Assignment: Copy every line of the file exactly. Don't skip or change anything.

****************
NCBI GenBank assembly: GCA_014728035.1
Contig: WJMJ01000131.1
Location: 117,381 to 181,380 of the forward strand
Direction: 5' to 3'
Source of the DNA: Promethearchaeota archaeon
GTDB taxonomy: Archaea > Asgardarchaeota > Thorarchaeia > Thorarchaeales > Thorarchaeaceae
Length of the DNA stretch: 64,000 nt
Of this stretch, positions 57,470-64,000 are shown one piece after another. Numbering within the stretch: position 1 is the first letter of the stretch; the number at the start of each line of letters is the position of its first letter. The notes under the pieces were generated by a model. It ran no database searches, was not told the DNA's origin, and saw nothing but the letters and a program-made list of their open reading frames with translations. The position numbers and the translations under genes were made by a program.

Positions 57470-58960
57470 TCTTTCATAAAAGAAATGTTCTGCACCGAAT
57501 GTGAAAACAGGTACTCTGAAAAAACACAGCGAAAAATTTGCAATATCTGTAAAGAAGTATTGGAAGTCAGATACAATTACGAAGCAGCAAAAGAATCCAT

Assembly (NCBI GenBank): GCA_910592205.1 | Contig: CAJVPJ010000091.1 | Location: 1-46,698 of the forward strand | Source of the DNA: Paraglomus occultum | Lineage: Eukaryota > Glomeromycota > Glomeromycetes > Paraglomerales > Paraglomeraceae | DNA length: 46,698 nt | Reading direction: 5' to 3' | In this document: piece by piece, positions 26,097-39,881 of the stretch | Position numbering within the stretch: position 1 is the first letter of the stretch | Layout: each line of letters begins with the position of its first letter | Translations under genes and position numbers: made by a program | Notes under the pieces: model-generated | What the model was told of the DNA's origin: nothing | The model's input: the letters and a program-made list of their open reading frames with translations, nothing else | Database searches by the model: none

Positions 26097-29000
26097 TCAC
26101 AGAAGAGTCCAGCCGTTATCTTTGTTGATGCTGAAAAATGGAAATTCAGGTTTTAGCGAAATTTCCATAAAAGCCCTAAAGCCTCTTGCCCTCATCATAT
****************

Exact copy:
NCBI GenBank assembly: GCA_014728035.1
Contig: WJMJ01000131.1
Location: 117,381 to 181,380 of the forward strand
Direction: 5' to 3'
Source of the DNA: Promethearchaeota archaeon
GTDB taxonomy: Archaea > Asgardarchaeota > Thorarchaeia > Thorarchaeales > Thorarchaeaceae
Length of the DNA stretch: 64,000 nt
Of this stretch, positions 57,470-64,000 are shown one piece after another. Numbering within the stretch: position 1 is the first letter of the stretch; the number at the start of each line of letters is the position of its first letter. The notes under the pieces were generated by a model. It ran no database searches, was not told the DNA's origin, and saw nothing but the letters and a program-made list of their open reading frames with translations. The position numbers and the translations under genes were made by a program.

Positions 57470-58960
57470 TCTTTCATAAAAGAAATGTTCTGCACCGAAT
57501 GTGAAAACAGGTACTCTGAAAAAACACAGCGAAAAATTTGCAATATCTGTAAAGAAGTATTGGAAGTCAGATACAATTACGAAGCAGCAAAAGAATCCAT

Assembly (NCBI GenBank): GCA_910592205.1 | Contig: CAJVPJ010000091.1 | Location: 1-46,698 of the forward strand | Source of the DNA: Paraglomus occultum | Lineage: Eukaryota > Glomeromycota > Glomeromycetes > Paraglomerales > Paraglomeraceae | DNA length: 46,698 nt | Reading direction: 5' to 3' | In this document: piece by piece, positions 26,097-39,881 of the stretch | Position numbering within the stretch: position 1 is the first letter of the stretch | Layout: each line of letters begins with the position of its first letter | Translations under genes and position numbers: made by a program | Notes under the pieces: model-generated | What the model was told of the DNA's origin: nothing | The model's input: the letters and a program-made list of their open reading frames with translations, nothing else | Database searches by the model: none

Positions 26097-29000
26097 TCAC
26101 AGAAGAGTCCAGCCGTTATCTTTGTTGATGCTGAAAAATGGAAATTCAGGTTTTAGCGAAATTTCCATAAAAGCCCTAAAGCCTCTTGCCCTCATCATAT